What type of editing could benefit your readers?
There are four levels of editing that a manuscript goes through: developmental editing, line editing, copy editing, and proofreading. Keep in mind that all manuscripts don't necessarily need all levels of editing, so I do recommend a manuscript evaluation before you start the actual editing process. Beta reading is also a valuable tool to gauge interest in your story.
Beta Read—A beta read is not an edit—think of it like a test drive for your book. You might find that multiple beta readers can help you determine things like this: Does your story hook the reader from start; does it hold the reader's attention through to the end? Are your characters relatable? Are there sections that are unclear? Are there sections that should be left out or could be added? Multiple beta readers often provide authors with valuable feedback that might better prepare your manuscript for evaluation.
Manuscript Evaluation—Reading your entire manuscript allows me to identify any potential issues with your story, and provide you with my professional advice on how to address things like plot and story line, theme and structure, conflict and tension, character development, story continuity, point of view/voice, and dialogue and pacing.
Developmental Edit— A developmental edit addresses the big picture. Getting it right provides you with a solid infrastructure on which to build your story. Your story line is built on a plot curve curve, or you can think of it as a narrative arc. A good story has a plot supported by a clear theme, an exposition, rising action, a pinnacle, falling action, and a resolution. It's important you make the theme crystal clear early on, and make sure that your main character has changed in some way by the end of the story. Click to learn more about the elements of a developmental edit.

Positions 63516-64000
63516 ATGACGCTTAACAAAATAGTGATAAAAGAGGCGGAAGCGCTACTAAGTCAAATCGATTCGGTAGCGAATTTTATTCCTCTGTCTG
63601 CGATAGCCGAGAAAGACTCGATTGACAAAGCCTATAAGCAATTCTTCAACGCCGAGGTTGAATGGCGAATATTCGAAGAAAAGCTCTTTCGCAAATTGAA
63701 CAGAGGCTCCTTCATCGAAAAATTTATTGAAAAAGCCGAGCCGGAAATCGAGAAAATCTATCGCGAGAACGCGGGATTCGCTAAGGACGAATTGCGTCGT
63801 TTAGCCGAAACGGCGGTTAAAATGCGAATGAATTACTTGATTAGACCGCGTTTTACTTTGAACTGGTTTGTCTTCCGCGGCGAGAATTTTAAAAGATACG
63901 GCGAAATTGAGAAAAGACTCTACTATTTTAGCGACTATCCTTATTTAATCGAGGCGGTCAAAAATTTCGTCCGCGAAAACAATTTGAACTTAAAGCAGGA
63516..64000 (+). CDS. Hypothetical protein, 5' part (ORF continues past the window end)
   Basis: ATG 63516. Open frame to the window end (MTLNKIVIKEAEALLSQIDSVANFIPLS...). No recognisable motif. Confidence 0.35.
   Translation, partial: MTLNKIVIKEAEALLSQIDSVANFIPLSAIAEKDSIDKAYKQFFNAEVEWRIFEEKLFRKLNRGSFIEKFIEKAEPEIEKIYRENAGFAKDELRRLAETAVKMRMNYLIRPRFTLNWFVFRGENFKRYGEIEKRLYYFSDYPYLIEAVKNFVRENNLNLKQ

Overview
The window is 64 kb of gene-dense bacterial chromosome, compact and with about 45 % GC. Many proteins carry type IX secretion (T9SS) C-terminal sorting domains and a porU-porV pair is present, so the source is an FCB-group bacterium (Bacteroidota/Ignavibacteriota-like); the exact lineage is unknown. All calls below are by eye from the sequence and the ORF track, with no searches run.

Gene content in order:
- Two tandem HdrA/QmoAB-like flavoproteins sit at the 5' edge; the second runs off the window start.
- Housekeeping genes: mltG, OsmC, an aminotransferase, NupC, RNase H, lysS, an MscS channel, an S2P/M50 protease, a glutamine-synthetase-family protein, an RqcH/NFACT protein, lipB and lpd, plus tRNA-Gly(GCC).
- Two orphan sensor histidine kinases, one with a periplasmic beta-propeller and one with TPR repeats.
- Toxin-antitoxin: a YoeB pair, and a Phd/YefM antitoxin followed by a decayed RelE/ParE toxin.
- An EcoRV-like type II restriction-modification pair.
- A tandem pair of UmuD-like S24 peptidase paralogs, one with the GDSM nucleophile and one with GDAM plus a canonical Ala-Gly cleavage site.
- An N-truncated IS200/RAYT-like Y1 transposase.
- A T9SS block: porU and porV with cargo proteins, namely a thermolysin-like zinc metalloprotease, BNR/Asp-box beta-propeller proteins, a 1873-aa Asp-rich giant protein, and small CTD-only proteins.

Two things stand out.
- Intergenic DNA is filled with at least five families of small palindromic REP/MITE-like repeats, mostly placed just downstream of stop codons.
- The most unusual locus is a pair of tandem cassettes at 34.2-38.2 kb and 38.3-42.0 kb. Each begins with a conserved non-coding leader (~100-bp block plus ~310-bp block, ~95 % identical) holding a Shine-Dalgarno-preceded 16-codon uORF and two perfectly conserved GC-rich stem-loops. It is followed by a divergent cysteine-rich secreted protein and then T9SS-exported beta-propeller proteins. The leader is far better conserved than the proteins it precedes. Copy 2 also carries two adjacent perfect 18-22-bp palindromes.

Line Edit—A line edit focuses on use of language to communicate your story to your readers. It's purpose is not to identify errors, rather, to ensure clear, fluid language that is pleasurable to read. I will draw your attention to things like overused or extraneous words or sentences, run-on sentences, redundancy, loose dialogue, scene transitions, tone, phrasing, consistency, and other tweaks to help your manuscript sing.
Copy Edit—Misspellings, repeated words (the-the), homonyms (book-book, quote-quote), homophones (then-than, new-knew, flew-flu). . . . Sometimes it's really hard to see the forest through the trees when you've spent as much quality time with your words as you have.
Proof—The minutia—capitalization, punctuation, spacing—things that will make you cringe if you see it in print, and potentially discourage publishers and readers. Proofreading is the last step prior to self-publishing or searching for an agent.